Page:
Emunah Based on the Teachings of Rebbe Nachman of Breslov

Question:

Why do we find that Breslover Chassidim scream and pray with such intensity in the Mitzvah of Sefiras HaOmer?

Answer:

The Mitzvah of Sefiras HaOmer is seemingly an easy Mitzvah. All we need to do is to say, “Today is … days of the Omer.” But in reality, some of the greatest secrets are contained with it. Each day one specific heavenly Sefirah shines its own individual light in its own way. The Rebbe teaches that even everything which people discuss between themselves every day of Sefira, is in accordance with the light of that day’s Sefirah, even though they themselves are unaware. (See Likutei Moharan I 182)

Of course, we can’t cover the entire subject of Sefiras HaOmer in such a short article. It’s recommended that you take time to study the teachings of the Tzaddikim which provide many practical approaches towards Sefiras HaOmer. But we will still discuss the simple understanding of Sefiras HaOmer as a preparation for the imminent Kabbolas HaTorah on Shavuos. The most important preparation is the yearning and anticipation for the renewal of our Yiddishkeit on Shavuos.

If we would take a good look at what happens in our lives, we would see that what we are missing in Avodas Hashem is essentially the lack of practical guidance. Every day, each of us passes through so many types of experiences, and we don’t find a way to draw close to Hashem from within them. In reality, there is something we can do in every situation, but everyone needs a different individual solution ,depending on the time and the place. One person can’t tell someone else what he needs to do. Every person has to call out to Hashem himself, until He enlightens him with a new understanding of his circumstances, and perhaps a simple, practical idea as to how to properly deal with what he’s going through.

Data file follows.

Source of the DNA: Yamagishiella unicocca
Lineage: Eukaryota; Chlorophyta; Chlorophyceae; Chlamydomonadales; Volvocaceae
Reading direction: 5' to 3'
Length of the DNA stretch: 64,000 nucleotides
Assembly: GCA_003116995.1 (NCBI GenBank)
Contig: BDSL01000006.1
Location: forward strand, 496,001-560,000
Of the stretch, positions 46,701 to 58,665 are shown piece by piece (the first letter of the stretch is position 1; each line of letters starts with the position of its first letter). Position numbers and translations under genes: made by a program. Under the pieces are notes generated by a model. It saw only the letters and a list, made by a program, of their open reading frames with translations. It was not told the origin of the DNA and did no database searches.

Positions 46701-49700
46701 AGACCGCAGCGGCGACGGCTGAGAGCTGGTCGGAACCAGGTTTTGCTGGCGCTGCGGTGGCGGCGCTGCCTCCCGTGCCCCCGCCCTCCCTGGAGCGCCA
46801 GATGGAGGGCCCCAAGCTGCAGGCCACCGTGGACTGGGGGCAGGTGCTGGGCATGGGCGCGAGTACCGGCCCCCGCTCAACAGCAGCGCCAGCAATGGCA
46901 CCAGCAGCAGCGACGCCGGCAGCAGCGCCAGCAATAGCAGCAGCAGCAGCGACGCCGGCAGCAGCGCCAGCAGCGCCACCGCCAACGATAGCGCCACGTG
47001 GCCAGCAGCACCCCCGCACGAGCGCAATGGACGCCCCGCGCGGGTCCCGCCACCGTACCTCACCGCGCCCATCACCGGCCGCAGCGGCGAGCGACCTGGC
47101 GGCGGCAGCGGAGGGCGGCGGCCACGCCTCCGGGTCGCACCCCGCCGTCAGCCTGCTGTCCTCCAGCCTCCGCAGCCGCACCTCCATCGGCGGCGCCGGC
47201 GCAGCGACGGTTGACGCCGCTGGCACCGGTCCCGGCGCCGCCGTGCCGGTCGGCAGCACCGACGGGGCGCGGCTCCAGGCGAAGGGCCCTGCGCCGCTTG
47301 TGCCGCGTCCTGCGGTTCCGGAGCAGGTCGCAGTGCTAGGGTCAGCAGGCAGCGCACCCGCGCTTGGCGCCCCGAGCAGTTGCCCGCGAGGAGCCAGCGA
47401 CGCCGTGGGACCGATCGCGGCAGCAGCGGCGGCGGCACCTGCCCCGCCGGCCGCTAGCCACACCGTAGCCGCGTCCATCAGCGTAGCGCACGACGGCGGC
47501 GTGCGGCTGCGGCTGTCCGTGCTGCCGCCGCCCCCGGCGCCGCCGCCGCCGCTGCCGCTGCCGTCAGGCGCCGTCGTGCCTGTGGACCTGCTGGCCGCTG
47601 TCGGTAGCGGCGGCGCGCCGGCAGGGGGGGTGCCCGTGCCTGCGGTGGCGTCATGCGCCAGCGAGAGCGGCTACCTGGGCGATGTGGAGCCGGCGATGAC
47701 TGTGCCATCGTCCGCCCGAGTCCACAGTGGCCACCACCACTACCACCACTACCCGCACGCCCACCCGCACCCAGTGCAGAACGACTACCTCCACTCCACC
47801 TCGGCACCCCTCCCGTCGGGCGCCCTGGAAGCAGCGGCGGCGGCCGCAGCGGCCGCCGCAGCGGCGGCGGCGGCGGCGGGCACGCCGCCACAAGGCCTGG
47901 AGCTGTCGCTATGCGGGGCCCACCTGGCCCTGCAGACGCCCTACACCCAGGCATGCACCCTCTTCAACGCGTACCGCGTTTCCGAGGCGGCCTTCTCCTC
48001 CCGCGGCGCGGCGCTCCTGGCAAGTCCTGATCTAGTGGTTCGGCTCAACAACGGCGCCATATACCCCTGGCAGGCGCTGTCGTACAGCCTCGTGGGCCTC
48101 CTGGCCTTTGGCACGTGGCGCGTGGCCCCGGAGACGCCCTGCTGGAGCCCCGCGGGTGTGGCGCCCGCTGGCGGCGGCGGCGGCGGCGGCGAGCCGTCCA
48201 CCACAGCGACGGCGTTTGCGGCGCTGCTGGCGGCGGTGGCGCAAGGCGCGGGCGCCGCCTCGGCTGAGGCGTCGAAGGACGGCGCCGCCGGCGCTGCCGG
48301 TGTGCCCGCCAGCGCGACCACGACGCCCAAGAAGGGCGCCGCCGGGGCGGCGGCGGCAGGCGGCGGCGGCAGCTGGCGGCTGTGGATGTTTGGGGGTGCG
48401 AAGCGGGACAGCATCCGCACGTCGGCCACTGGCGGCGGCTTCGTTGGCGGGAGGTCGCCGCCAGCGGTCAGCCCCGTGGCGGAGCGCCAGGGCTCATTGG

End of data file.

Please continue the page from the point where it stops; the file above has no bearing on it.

This is preparation for Kabbolas HaTorah. Every day of Sefiras HaOmer, according to the Sefirah of that day, new understandings and pathways open for us in order to help us correct our negative character traits or immoral desires. But everything depends upon our enthusiasm and faith that every day of Sefirah is an opportunity to find new ways to draw near to Hashem. (For further elaboration, see Likutei Halachos, Rosh Chodesh 6:7)

Try hard to use these precious moments of Sefirah. Take a few minutes every day to try awakening your genuine longing for Hashem which you already have in your heart. Verbalize them, and pray and request from Him that He should assist you to approach the holy Torah anew, and to always help you find your proper path.

If you see that despair has already begun to take a hold of you, with thoughts such as, ‘can I even change?’ and ‘what can my prayers help?’, then realize that this is precisely the Avodah of Sefirah; stubbornly standing strong day after day, ‘yes, I’m waiting and anticipating my salvation, and I’m not giving up, I’m counting day after day!’

Question:

Just the thought that I’m going to have to shout so much by Sefiras HaOmer makes the entire Mitzvah burdensome on me. Do I have to force myself to scream?

Answer:

Avodas Hashem is not a competition who can scream louder or for the longest time. There is no duty to scream. It isn’t even a custom … It’s something authentic for someone who understands that we are heading towards something immense.